Bus-in-Power-Lines Fiasco Sends Parents to Court

     GREENSBURG, Pa. (CN) — Suing their child’s newly convicted bus driver for negligence, a Pennsylvania couple says the woman drove a school bus full of children into downed power lines, had their son try to untangle one of the wires with his bare hands, and then staged a cover-up.
     As laid out in the complaint with the Westmoreland County Supreme Court, the shocking display occurred on April 15, 2016.
     Dana Cononico and Robert Cunningham say a goose brought down power lines in Harrison City that morning, blocking their child’s bus route.
     Patricia Ryan had been driving students to Penn Middle School, according to the Sept. 7 complaint, and got the bus owned by First Student tangled up in the power lines.
     Rather than wait for help, however, Ryan allegedly asked for a student volunteer to exit the bus and untangle the wires.
     Cononico and Cunningham say their son offered to help, so Ryan let the boy off the bus and watched from her seat as he tried to pull down the wire caught on the bus’s rearview mirror with his right hand.
     T.C., as the boy is described in the complaint, yanked his hand away because the power line burned him and delivered an electrical shock.
     Cononico and Cunningham say bus driver Ryan ultimately waited until 20 minutes after T.C. got back on the bus to ask if he was OK.
     The complaint says Ryan was more concerned with keeping what happened quiet — ordering all the students on the bus to turn off their cellphones.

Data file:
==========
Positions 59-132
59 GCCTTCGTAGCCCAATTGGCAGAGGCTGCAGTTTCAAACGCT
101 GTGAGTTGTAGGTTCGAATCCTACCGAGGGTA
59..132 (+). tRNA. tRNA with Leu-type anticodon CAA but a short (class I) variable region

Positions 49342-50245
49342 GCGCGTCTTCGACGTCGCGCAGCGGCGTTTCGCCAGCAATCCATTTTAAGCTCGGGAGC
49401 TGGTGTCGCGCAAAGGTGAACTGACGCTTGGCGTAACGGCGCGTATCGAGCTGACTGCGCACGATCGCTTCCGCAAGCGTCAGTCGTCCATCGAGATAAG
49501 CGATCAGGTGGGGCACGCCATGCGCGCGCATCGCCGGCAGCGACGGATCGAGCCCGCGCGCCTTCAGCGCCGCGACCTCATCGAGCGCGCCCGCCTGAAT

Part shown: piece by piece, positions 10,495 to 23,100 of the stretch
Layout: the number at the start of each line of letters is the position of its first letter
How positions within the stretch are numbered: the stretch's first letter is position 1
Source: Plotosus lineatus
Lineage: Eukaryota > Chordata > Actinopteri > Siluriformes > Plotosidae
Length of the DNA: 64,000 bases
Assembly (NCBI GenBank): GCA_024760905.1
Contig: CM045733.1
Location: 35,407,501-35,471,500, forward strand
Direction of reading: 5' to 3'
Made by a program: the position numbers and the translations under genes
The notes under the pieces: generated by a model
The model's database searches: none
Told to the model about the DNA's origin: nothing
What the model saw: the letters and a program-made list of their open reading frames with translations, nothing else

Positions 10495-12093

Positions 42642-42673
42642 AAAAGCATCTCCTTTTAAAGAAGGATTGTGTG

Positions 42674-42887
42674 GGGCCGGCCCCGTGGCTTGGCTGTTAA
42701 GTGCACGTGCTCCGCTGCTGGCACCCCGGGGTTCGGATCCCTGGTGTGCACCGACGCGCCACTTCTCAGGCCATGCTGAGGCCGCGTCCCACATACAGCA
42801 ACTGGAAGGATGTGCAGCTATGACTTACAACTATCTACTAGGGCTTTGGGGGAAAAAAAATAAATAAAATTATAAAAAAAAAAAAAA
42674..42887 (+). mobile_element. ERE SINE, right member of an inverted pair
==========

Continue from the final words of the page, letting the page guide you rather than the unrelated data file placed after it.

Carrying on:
“Ryan ordered all students to do so to prevent them from texting or calling others about the situation,” according the complaint.
     Cononico and Cunningham say Ryan did ask T.C. “repeatedly whether the wire was ‘live,'” proving that she understood the danger of live wires, yet failed to warn the minor or to get him immediate medical attention.
     Cononico and Cunningham say West Penn Power ultimately freed the bus from the power lines, and the police later learned later that day “that a student had exited the bus and touched a power line before crews arrived to clear the road.”
     T.C. meanwhile visited the school nurse twice — first about his burned hand, and later because he felt nauseated, the complaint states.
     Cononico and Cunningham note that Ryan, now 61,      pleaded guilty earlier this year to reckless endangerment in connection to this incident.
     She was sentenced in July to one year of probation, undergo a mental health evaluation and avoid contact with minors or children under the age of 12 who are not family members, the complaint says.
     First Student is the largest provider of school bus services in the United States. Though the company fired Ryan after T.C.’s burn, the boy’s parents say it never should have hired Ryan in the first place.
     Cononico and Cunningham note that Ryan “had previously been terminated from a similar position at a different transportation company,” and that First Student “knew or should have known that in 2009 Ryan pled guilty to driving with a suspended or revoked license.”
     The couple want damages from First Student and Ryan. They are represented by Alex Barker with Steele Schneider in Pittsburgh.
     First Student has not returned a request for comment.

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